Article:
By Robert Tharpe
There’s nothing like the feeling of speed. Those who have ridden before know the excitement of twisting the throttle of a motorcycle and feeling the pull of your own inertia as it accelerates. Whether riding a cruiser, a dirt bike or a racing bike, there’s an element to riding on two wheels that you won’t find driving anything else. For some chiropractors, that element is a necessity. After using their hands to correct vertebral subluxations in the office, it is freeing—therapeutic, even—using those same hands to pull the throttle and take off down the road. In this issue, three DCs share some of the ways that riding motorcycles has improved the quality of their lives, and where the hobby has taken them during their lifetimes.
Paul Poirier, D.C.
It is difficult to provide a detailed enough account of the life of Poirier in a few hundred words. His expansive career encompasses both sides of the continent, from Cornwall, Ontario, to Los
Angeles and then back to Eastern Canada. Through a battle with brain cancer waged through the past decade, he has become very active in the cause for brain cancer awareness, but not so much as to overshadow his passion for Chiropractic—or motorcycles.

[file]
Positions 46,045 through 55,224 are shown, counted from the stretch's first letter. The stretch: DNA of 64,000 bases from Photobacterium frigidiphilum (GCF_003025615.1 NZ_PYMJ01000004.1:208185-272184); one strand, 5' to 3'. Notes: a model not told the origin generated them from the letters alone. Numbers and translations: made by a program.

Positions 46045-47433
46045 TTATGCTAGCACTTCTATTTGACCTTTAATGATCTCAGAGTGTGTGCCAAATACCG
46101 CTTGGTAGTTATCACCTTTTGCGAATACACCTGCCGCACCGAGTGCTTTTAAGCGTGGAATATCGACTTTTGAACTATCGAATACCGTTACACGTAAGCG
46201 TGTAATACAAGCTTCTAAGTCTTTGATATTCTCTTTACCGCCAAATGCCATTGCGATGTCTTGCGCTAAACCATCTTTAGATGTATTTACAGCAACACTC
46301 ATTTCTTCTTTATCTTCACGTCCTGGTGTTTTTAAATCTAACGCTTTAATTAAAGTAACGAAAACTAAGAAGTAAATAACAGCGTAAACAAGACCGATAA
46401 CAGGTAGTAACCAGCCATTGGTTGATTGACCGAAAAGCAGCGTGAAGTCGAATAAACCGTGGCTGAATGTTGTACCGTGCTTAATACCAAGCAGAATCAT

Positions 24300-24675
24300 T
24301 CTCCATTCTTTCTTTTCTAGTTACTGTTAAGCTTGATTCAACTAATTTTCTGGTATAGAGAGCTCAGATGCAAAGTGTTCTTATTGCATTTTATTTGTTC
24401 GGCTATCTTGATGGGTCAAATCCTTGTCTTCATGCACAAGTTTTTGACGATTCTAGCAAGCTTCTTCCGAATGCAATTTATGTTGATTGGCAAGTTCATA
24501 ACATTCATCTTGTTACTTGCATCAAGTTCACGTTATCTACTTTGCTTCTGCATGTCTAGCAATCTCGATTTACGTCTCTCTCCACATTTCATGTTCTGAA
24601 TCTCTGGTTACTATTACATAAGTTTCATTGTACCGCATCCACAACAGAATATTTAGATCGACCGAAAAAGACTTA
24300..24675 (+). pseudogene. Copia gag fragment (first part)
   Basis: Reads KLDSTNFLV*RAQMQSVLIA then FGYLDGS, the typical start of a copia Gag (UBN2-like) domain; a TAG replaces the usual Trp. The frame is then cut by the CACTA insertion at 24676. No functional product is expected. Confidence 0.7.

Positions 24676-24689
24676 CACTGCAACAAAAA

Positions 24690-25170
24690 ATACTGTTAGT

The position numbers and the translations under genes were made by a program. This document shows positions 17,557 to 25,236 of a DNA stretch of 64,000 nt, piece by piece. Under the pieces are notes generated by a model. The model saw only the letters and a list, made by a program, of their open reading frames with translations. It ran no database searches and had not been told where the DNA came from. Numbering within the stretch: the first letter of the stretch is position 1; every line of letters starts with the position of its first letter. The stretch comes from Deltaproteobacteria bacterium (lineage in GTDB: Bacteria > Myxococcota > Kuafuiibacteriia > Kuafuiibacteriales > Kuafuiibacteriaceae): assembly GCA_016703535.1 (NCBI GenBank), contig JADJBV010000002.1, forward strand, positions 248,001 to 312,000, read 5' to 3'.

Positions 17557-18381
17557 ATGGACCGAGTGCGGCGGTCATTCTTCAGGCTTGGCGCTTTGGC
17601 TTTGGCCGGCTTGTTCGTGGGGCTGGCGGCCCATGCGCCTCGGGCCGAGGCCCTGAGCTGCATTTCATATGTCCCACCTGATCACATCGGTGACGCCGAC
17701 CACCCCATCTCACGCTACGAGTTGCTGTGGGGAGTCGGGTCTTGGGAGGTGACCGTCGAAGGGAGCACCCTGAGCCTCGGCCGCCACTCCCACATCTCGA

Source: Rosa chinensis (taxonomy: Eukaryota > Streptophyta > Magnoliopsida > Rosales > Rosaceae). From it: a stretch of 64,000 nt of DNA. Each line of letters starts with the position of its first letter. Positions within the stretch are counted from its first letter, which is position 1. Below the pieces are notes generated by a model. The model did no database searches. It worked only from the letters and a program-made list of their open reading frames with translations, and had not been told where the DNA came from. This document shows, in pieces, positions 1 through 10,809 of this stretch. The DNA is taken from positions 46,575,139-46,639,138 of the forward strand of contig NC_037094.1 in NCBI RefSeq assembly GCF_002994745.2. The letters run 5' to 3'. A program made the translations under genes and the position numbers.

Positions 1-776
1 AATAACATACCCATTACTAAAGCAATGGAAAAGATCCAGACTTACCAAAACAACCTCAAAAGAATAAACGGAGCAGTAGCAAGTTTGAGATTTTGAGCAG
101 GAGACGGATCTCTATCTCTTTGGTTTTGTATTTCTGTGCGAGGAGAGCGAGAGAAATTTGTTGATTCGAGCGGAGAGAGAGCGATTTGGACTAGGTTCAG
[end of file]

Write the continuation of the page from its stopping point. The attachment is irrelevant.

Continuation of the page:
“There was no fancy story of how I got into Chiropractic,” he explains. “My father wasn’t a chiropractor, and I didn’t injure myself and have to go to one.” Poirier cites dentistry, Chiropractic and massage therapy as his possible career choices. “In dentistry, I found that there were a lot of overhead expenses, and I heard that massage therapists got burned out too easily. So my natural choice was Chiropractic.” When describing what motivated him to pursue that career, he says, “I wanted to do something with my hands, and I didn’t want to prescribe drugs. I just wanted to make a halfway decent living and enjoy what I do.”
Poirier has enjoyed the hobby of motorcycle riding since the age of 17. “I got my first bike in 1979. It was a Japanese dirt bike. And I’ve had a bug for it since.” Today, Poirier enjoys riding on the roads around Cornwall. “In doing what I do, I can’t necessarily take off for the weekend, but I can get a good five- to six-hour haul in on a Sunday afternoon.”
When asked what he enjoys most about riding, he says, “Like anyone who’s into riding will tell you, it’s a form of freedom. It gives you a powerful sense of freedom being on the road.” Poirier also uses riding for more altruistic reasons.